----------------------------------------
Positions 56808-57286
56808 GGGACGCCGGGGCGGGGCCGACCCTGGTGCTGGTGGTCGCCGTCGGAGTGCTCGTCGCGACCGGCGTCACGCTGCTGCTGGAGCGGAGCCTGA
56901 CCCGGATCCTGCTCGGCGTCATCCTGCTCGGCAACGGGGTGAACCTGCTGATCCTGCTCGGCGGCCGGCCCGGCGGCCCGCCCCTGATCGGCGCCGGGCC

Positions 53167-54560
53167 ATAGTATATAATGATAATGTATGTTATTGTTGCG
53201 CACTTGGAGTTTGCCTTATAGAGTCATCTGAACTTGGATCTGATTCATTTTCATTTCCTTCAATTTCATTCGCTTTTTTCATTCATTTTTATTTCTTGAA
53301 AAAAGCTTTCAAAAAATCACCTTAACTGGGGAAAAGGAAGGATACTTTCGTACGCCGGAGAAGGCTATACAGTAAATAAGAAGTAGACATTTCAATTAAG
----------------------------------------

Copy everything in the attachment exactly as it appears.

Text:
Positions 56808-57286
56808 GGGACGCCGGGGCGGGGCCGACCCTGGTGCTGGTGGTCGCCGTCGGAGTGCTCGTCGCGACCGGCGTCACGCTGCTGCTGGAGCGGAGCCTGA
56901 CCCGGATCCTGCTCGGCGTCATCCTGCTCGGCAACGGGGTGAACCTGCTGATCCTGCTCGGCGGCCGGCCCGGCGGCCCGCCCCTGATCGGCGCCGGGCC

Positions 53167-54560
53167 ATAGTATATAATGATAATGTATGTTATTGTTGCG
53201 CACTTGGAGTTTGCCTTATAGAGTCATCTGAACTTGGATCTGATTCATTTTCATTTCCTTCAATTTCATTCGCTTTTTTCATTCATTTTTATTTCTTGAA
53301 AAAAGCTTTCAAAAAATCACCTTAACTGGGGAAAAGGAAGGATACTTTCGTACGCCGGAGAAGGCTATACAGTAAATAAGAAGTAGACATTTCAATTAAG